Hacker News new | past | comments | ask | show | jobs | submit login

If by obscure, you mean that tens if not hundreds of thousands of high school and college students read all or part of them every year, and that their themes and motifs permeate our culture and still underly our understanding of governance, mathematics, and even Science, then yeah...they're obscure.



The writings of Plato and Aristotle, in particular, are still widely read among the "well-educated" and continue to exert enormous influence on the world. It is perhaps true that they are not now important of the "normally educated", but this is something that has happened only in last twenty or thirty years, as trend of college educations becomes more and more "vocational".

I don't know what a previous poster meant by mentioning Augustine and Aqunas and then saying "the morality developed during that period" (Augustine 4th century BC, Aquinas 13th century). The truth is that Augustine was especially heavily influenced by Plato and Aquinas' entire philosophy was mostly an attempt to synthesize Aristotle with Christianity. There is a tendency by some Christians to think morality somehow can't exist without God, but the truth is otherwise. The Greeks certainly had well-developed modern morality, along with brilliant moral theory. And the reality is that most of the important advancements in morality have come from "liberal", often secular, thinkers, while Christianity (and other religions) get pulled upward from old barbarisms only while kicking and screaming.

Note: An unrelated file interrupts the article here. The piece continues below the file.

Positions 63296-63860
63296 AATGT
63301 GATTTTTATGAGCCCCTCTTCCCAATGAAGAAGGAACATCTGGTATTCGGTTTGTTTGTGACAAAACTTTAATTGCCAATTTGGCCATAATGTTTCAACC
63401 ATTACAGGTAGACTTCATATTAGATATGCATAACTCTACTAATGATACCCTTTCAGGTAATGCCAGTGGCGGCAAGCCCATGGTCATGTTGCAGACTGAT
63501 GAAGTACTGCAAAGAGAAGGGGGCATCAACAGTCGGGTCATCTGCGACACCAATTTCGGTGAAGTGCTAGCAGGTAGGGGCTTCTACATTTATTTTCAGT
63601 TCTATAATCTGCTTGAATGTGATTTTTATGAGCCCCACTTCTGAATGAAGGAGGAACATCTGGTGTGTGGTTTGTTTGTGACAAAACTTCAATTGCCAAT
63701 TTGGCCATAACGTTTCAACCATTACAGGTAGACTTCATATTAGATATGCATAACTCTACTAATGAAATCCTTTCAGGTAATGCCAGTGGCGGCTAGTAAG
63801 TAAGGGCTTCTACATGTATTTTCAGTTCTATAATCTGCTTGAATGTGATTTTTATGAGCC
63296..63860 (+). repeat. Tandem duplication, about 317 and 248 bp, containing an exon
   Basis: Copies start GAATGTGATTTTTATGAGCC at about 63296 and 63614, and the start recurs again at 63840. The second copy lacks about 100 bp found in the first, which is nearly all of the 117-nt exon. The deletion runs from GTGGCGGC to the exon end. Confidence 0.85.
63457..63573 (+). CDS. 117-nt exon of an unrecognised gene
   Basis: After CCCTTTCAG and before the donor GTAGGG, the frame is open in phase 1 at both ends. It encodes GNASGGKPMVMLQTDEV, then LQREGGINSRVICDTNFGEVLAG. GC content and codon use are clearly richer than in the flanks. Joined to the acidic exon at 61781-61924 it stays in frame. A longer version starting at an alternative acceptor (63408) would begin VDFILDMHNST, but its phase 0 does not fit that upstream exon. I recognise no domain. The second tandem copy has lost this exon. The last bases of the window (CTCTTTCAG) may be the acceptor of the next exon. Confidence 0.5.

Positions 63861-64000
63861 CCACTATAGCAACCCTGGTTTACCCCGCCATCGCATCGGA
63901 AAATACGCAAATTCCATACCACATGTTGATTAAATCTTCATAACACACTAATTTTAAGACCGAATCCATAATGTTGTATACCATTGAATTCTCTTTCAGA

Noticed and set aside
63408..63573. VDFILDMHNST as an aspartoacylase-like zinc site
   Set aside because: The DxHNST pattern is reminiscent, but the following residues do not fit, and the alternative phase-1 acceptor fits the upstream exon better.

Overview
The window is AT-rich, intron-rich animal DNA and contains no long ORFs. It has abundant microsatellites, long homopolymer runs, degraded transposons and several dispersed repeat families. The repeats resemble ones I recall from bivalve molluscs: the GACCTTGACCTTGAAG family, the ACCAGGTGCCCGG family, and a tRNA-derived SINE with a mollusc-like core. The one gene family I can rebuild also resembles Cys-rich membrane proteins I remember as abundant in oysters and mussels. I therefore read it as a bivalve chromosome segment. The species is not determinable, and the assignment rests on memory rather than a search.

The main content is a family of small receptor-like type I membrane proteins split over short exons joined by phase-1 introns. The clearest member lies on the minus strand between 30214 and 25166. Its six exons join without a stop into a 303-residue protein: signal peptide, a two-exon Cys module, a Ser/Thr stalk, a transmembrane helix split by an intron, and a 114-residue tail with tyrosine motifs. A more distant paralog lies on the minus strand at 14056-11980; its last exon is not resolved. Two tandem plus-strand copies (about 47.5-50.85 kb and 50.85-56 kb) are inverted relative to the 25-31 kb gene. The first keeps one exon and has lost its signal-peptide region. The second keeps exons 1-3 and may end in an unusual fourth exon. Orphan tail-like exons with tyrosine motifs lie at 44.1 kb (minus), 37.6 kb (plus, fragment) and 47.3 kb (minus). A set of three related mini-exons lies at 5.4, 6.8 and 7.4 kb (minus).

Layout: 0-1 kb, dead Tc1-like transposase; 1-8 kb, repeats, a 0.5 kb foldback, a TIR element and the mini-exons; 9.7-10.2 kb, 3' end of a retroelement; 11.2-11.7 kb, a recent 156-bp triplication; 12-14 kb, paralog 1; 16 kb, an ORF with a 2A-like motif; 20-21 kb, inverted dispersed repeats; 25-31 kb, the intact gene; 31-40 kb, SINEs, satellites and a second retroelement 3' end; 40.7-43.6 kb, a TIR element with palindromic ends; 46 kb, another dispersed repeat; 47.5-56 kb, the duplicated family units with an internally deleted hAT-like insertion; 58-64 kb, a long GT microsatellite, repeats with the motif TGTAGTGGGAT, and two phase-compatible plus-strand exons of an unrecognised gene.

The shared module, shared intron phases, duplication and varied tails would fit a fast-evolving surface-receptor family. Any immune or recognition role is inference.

My point was that the whole period, starting with Augustine, was about Christianising the previous philosophy and government. The Greeks had well developed morality but universalism was not really a part, even the Romans firmly split between citizens and non-citizens, patricians and plebs. Greek philosophy is heavily responsible for the misogynistic aspects of Christianity for instance, but during this period women had more legal freedoms and ability to exist independently and their rights actually became worse later on. Everyone is influenced by what came before, but we very much live in a world in which their developments on previous philosophy are very welcome.


"Greek philosophy is heavily responsible for the misogynistic aspects of Christianity for instance, but during this period women had more legal freedoms and ability to exist independently and their rights actually became worse later on."

Any references for this? I find it highly doubtful.

The Greek philosophy was universal in that it applied to anyone who was a "person". I don't think that's different from any morality that's followed, it's just that the "universe" has always been limited, e.g., in U.S. rights were created universally for "all men", but that didn't originally include women or slaves.


>The truth is that Augustine was especially heavily influenced by Plato and Aquinas' entire philosophy was mostly an attempt to synthesize Aristotle with Christianity.

Pretty much every philosopher is influenced by the great philosophers who came before them. If you look at philosophical (or indeed scientific) work today, it is no less under the influence of previous work. Augustine and Aquinas were very original in many respects, but they quite rightly built on the best philosophical ideas that they knew of rather than starting from scratch just for the sake of it.


Augustine was a Western Christian philosophist, and he lived AD, not BC.

He died in 430 AD, 20 years after the sack of Rome by Visigoths. Pretty much what people call the beginning of medieval period.


Thanks, was thinking AD but for some reason BC came out.




Guidelines | FAQ | Support | API | Security | Lists | Bookmarklet | Legal | Apply to YC | Contact

Search: